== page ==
'It's definitely time for change'
Beaverton City Council member Dennis Doyle seeks top job in the city
Deciding to challenge Mayor Rob Drake for Beaverton's top job was a 'simple decision' for City Councilor Dennis Doyle.
'After 16 years of the same mayor, it's definitely time for change,' he said. 'We need a leader whose doors are open.
'It's time to re-open City Hall to the community, wisely manage taxpayer dollars and repair relationships with citizens and businesses.'
Doyle feels he's the man to accomplish those goals.
'I have working knowledge on how the city operates and have the ability to lead people,' he said.
Doyle has spent nearly 39 years in the management and data processing field. While working for the Illinois Department of Mental Health, he led a project team that produced an automated budget. As the head of a manufacturing company's information technology department, he managed 60 to 70 employees and negotiated a union contract on the management side.
In 1992, he started his own computer system sales and consulting firm, which specializes in small business assistance.
He has also served on the Beaverton City Council since 1994 and volunteered with several civic and non-profit groups including the Tualatin Hills Park and Recreation District, Beaverton Area Chamber of Commerce, Beaverton Rotary, local school committees, Beaverton Police Activities League and Westside Metros Soccer Club.
'I know how to put people in place to get the job done,' Doyle said. 'I have a different management style than Rob.
'I'm a bottom-up kind of person. I don't mind conversation. People need to know well in advance what's happening.'
Improving communication between City Hall, business leaders and the community is a top priority for Doyle.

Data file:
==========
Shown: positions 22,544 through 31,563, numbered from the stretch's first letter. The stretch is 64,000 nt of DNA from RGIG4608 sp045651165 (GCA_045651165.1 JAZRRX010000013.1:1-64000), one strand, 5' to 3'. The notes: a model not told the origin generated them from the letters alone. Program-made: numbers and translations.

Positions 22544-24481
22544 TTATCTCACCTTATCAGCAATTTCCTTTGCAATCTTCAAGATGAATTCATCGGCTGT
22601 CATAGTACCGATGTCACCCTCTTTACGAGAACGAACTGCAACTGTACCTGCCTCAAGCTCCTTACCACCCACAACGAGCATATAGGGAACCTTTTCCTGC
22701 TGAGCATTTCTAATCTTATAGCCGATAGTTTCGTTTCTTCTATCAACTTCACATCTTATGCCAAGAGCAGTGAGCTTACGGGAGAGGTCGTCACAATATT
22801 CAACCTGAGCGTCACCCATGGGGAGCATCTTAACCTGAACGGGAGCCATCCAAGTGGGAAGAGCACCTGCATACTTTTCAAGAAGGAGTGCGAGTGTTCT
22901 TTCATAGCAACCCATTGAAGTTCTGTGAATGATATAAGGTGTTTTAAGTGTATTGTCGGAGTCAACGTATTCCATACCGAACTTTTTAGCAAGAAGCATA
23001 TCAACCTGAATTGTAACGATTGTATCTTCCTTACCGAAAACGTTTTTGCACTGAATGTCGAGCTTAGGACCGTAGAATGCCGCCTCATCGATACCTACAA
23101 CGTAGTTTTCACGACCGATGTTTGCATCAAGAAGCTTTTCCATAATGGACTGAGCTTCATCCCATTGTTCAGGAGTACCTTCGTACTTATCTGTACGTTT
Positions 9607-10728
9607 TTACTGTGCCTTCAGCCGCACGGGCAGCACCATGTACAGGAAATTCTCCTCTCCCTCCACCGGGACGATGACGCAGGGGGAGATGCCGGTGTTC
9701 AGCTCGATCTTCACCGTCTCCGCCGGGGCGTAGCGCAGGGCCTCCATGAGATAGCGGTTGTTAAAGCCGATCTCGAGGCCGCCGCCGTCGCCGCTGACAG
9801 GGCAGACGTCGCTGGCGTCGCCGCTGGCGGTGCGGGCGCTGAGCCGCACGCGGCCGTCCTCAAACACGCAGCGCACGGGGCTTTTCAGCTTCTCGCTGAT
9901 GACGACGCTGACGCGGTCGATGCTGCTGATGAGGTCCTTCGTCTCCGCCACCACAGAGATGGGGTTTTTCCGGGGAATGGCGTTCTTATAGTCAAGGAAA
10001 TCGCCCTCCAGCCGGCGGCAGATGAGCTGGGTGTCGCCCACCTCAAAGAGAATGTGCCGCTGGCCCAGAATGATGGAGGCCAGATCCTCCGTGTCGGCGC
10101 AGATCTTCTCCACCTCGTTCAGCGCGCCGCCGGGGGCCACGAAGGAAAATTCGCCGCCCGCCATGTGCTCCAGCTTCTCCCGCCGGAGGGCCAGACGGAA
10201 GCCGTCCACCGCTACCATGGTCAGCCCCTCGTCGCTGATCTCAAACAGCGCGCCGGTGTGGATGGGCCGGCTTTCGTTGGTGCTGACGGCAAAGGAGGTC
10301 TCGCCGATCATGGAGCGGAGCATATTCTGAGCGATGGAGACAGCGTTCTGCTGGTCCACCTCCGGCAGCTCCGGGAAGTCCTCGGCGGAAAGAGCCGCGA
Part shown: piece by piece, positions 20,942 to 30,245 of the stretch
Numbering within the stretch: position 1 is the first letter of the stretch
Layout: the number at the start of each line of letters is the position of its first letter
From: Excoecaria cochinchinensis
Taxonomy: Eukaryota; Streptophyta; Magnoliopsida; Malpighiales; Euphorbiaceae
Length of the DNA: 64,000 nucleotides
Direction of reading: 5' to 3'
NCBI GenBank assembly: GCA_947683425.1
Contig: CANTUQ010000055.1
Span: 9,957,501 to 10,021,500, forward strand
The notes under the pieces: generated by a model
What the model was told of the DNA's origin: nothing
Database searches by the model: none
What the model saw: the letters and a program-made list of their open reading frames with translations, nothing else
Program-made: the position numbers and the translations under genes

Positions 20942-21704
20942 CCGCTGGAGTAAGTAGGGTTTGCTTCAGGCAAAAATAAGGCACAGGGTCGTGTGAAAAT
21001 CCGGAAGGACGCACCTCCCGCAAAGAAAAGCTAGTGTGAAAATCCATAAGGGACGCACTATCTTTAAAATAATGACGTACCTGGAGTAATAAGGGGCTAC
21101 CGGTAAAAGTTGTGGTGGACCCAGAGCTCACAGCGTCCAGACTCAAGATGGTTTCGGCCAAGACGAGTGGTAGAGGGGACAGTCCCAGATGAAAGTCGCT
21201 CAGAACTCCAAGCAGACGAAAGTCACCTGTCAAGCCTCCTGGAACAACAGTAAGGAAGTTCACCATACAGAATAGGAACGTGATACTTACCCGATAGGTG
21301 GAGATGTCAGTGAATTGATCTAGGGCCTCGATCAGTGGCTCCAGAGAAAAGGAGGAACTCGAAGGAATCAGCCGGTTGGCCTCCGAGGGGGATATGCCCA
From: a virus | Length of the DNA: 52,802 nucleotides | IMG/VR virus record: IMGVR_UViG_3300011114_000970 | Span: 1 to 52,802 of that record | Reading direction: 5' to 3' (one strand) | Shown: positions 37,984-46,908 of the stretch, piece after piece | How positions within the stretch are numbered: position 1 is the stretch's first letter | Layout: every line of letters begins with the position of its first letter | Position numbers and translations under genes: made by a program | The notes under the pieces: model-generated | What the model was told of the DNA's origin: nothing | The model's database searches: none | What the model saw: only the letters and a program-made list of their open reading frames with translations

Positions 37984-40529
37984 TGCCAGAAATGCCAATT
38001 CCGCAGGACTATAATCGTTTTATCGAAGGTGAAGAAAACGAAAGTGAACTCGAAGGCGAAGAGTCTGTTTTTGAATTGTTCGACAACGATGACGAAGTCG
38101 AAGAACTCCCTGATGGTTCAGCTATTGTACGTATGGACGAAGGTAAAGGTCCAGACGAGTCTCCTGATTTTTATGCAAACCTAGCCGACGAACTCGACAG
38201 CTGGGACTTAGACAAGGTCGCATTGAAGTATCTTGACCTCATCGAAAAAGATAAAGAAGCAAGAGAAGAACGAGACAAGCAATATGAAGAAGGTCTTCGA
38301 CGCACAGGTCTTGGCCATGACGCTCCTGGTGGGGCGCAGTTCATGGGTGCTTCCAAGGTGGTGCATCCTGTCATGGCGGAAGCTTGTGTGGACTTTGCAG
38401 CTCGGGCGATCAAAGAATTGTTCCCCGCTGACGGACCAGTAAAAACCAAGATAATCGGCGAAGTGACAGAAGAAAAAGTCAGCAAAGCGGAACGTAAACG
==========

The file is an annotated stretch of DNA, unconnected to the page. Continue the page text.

'Businesses feel like they are not part of the process - that has got to be fixed,' he said. 'One of our biggest challenges as a city is finding an identity.
'I'm convinced our reputation is business unfriendly. I've heard from developers and long-time business owners who are to the point where they don't approach the city for what they want to do. We need to change the perception of the city. I'm determined to be proactive, go out and get them involved. We can't communicate with the community enough.'
Doyle is also committed to efforts to make Beaverton a destination.
'We have to start building a vibrant downtown - we have to stop talking about it and get to work,' he said. 'We need to get a focus on downtown redevelopment and start that focus with a cultural center that will help bring a brand to the city and show people they don't have to go to Portland for everything.
'We could couple a cultural facility with a civic center.'
He plans to push hard for a performing arts and cultural center as the city's visioning process continues.
Doyle also hopes to sit down with property owners to map out what they would like to see in the city's regional town centers.
Another key focus in his administration would be to improve financial accountability to tax payers.
'I want to make darn sure the city is spending money responsibly,' Doyle said.
In addition to supporting an automated public records request system, Doyle wants to ensure the city completes internal audits and review of all projects and cost-control measures.
He believes in 'taking time to get a full picture' and holding more public discussions to reach compromise and 'build bridges' in the community.
'I'm positive that I can be that person to build relationships and lead,' Doyle said.